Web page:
An increase in traffic and a fall in panic purchases at the supermarket are among the signs that Americans are taking their first cautious steps back to normality after coronavirus flatlined the economy.
There is still a long way to go after months of lockdown. But the low for the "two-month recession" probably occurred in April, says Douglas Porter, chief economist at BMO Financial Group.
Nearly every state has begun to reopen, even though the number of cases continues to rise in some.
And while a second wave is possible, consumers are feeling more confident than they were in mid-March if panic buying is any guide.
Purchases of toilet paper and disinfectants have declined 63 and 83 per cent, respectively, according to data from Nielsen.
Sales of pantry items such as soup, pasta and frozen pizza have also started to return to pre-peak levels. One exception to the trend is hand sanitiser purchases, which remain elevated.
Retailers were among the hardest hit by the pandemic as stores shut across the country and online delivery systems struggled to keep up with demand. But visits to retailers have begun to increase as stores reopen.
The fastest recoveries have been to clothing and accessories stores which recovered 607 per cent since their April 12 low. Entertainment and hobby retailers were a close second, according to data from Unacast.
Southern states such as Alabama and Mississippi, as well as those in the Midwest such as South Dakota, saw the biggest increases in visits to retailers in May.
The Gulf region's beach visits over Memorial day weekend were 71 per cent higher than a year ago, boosting states like Alabama and Louisiana.
Jobs that involve the least contact with others are also early indicators of activity.
An index of contact-intensity from the St Louis Fed ranked industries such as logging, securities trading and subsections of manufacturing as the least contact-intensive.
Indeed, the New York Stock Exchange in Manhattan reopened its doors to traders after an extended shutdown, and business activity in the Texas Manufacturing Outlook Survey increased 34 per cent from April to May, though it remained negative.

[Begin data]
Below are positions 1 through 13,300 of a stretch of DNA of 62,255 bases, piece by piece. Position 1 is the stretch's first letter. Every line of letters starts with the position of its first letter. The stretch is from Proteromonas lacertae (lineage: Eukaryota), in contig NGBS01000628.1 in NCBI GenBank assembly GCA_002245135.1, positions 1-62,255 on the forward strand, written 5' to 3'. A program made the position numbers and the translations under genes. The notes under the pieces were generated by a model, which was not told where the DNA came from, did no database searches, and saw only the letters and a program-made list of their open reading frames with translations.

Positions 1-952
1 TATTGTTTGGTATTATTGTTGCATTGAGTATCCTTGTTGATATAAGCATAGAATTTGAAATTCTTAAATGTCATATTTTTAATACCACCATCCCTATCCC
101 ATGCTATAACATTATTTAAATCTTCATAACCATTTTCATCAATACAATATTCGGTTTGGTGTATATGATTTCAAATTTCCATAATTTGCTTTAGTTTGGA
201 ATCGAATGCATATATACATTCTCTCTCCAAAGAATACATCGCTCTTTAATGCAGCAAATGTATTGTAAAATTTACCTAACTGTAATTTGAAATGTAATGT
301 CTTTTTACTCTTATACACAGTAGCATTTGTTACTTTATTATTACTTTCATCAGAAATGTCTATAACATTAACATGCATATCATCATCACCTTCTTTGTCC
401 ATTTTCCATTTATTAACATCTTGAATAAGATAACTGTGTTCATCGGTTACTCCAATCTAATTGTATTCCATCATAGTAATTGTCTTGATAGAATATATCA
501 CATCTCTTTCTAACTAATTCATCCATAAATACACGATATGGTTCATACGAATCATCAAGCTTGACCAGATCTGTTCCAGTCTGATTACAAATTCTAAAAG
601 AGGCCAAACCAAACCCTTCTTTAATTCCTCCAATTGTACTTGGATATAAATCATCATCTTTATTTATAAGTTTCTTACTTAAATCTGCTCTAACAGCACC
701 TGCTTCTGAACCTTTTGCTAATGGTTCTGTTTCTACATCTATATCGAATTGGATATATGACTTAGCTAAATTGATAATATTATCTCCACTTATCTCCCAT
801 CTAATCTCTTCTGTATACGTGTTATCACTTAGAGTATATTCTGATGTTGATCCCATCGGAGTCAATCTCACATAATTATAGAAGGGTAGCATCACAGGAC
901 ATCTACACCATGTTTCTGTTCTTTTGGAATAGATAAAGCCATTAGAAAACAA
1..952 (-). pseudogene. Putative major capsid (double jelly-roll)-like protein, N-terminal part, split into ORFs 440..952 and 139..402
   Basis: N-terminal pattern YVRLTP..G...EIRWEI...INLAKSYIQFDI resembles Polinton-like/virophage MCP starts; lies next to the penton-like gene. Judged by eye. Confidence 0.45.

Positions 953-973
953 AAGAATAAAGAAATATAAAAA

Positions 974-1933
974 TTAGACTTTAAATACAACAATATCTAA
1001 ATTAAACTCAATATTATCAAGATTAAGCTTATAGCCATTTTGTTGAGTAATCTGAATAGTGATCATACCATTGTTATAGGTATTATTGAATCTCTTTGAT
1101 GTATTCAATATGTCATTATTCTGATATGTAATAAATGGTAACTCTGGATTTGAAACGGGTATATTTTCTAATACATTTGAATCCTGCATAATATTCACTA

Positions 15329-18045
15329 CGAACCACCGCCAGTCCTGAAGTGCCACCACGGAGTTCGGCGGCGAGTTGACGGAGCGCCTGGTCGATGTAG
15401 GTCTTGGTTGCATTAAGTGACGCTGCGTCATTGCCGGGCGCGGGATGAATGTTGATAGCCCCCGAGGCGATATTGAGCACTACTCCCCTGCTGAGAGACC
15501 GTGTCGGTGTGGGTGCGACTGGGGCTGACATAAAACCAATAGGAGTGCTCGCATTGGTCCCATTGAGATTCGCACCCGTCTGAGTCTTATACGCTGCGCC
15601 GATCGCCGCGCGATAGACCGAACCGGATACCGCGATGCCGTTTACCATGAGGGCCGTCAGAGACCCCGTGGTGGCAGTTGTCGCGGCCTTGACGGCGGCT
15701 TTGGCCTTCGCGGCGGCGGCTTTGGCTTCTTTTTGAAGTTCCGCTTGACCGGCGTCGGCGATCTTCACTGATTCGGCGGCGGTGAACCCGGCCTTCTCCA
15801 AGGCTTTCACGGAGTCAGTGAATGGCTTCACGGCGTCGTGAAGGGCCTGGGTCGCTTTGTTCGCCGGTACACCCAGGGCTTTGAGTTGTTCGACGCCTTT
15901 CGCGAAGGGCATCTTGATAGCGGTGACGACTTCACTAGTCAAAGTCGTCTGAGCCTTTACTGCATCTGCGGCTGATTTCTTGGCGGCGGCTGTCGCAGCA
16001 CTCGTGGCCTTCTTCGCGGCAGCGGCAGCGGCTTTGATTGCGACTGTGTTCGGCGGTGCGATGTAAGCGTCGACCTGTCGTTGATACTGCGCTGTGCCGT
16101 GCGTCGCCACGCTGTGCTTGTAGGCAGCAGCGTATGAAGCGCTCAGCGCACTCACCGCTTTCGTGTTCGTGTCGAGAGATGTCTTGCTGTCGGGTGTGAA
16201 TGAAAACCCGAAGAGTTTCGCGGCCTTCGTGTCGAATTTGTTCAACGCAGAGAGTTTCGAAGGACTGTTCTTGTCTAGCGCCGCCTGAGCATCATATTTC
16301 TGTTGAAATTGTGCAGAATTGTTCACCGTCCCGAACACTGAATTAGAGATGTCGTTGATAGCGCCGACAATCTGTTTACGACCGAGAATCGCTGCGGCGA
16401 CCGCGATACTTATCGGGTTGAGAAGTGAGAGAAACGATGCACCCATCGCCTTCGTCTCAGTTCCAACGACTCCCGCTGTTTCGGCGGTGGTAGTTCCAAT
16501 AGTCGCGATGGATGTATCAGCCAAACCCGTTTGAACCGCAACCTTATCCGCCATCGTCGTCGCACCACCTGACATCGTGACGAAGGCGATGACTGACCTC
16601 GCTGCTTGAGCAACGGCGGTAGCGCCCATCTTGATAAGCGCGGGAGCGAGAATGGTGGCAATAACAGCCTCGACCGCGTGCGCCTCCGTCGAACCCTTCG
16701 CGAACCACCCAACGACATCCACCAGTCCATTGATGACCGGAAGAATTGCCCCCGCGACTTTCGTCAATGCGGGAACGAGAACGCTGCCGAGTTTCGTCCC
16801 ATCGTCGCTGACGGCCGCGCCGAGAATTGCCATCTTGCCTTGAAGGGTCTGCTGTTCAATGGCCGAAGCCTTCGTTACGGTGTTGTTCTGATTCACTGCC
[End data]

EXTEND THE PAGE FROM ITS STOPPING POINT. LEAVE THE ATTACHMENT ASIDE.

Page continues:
Americans are hitting the road again, too. Truck traffic was down only 5 per cent from this time last year, compared with being down 13 per cent at the end of April, according to data from MS2.
Car sales were up 24 per cent on average from the second week in May to the third, according to Foureyes. The seven-day average for total flights picked up more than 50 per cent from its low in mid-April, according to Flightradar24.
Whether or not the economy has turned a corner, it seems to have stemmed the bleeding.
New weekly unemployment claims fell 46 per cent from their peak in early April.
The weekly economic index, an indicator that was produced by Fed and Harvard economists at the beginning of the crisis to monitor real-time economic activity, slowed its decline and to a relative plateau.
Nonetheless, the recovery will take time. More than 43m Americans were unemployed or underemployed as of April. The official unemployment rate, 14.7 per cent, is the worst since the Great Depression.
Consumer spending, by far the largest factor in the US recovery, decreased by 13.6 per cent from March to April — the largest monthly drop on record — and sentiment surveys do not yet indicate an upswing in confidence.
For many services, the income lost during the lockdowns cannot be made up after the fact, even if initial pent-up demand provides a boost.
Restaurants and stores must comply with social-distancing rules which limit their capacity. Large gatherings such as concerts and live events are still prohibited in most areas.
Travel and leisure still suffer from bans on movement. Industries such as arts and entertainment, accommodation and food services will be the slowest to catch up, Porter says.
And just because restrictions are lifted does not necessarily mean people will feel safe returning to normal life. Mobility data show that many began to self-quarantine well before official government lockdowns, and the trend is likely to continue after they are lifted.
"Will we get back to 100 per cent this year or even next year? Probably not," Porter says.
Written by: Brooke Fox and Fan Fei
© Financial Times